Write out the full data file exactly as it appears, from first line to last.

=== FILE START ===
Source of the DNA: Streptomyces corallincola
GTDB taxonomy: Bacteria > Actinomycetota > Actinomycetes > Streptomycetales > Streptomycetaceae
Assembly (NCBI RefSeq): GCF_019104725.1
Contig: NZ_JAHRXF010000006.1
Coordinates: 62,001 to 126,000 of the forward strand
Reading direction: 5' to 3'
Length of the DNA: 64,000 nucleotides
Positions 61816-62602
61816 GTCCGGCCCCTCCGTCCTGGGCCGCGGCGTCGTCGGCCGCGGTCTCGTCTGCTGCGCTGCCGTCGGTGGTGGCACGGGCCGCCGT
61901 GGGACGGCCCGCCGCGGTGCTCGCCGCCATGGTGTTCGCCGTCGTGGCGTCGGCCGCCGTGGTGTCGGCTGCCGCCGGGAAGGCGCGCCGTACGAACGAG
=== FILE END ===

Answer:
Source of the DNA: Streptomyces corallincola
GTDB taxonomy: Bacteria > Actinomycetota > Actinomycetes > Streptomycetales > Streptomycetaceae
Assembly (NCBI RefSeq): GCF_019104725.1
Contig: NZ_JAHRXF010000006.1
Coordinates: 62,001 to 126,000 of the forward strand
Reading direction: 5' to 3'
Length of the DNA: 64,000 nucleotides
Positions 61816-62602
61816 GTCCGGCCCCTCCGTCCTGGGCCGCGGCGTCGTCGGCCGCGGTCTCGTCTGCTGCGCTGCCGTCGGTGGTGGCACGGGCCGCCGT
61901 GGGACGGCCCGCCGCGGTGCTCGCCGCCATGGTGTTCGCCGTCGTGGCGTCGGCCGCCGTGGTGTCGGCTGCCGCCGGGAAGGCGCGCCGTACGAACGAG